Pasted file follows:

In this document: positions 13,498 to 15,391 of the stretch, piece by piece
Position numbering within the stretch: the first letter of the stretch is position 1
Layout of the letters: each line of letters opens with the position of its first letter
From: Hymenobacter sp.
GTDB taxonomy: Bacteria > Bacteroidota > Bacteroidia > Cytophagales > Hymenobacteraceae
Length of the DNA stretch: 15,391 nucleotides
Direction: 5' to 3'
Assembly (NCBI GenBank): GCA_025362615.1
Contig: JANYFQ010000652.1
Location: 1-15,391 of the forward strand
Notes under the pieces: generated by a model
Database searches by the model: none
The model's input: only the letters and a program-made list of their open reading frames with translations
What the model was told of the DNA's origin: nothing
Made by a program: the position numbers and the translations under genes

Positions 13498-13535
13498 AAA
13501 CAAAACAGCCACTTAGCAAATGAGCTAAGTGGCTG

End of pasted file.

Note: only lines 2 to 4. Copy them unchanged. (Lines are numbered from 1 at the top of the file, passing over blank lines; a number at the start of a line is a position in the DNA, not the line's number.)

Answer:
Position numbering within the stretch: the first letter of the stretch is position 1
Layout of the letters: each line of letters opens with the position of its first letter
From: Hymenobacter sp.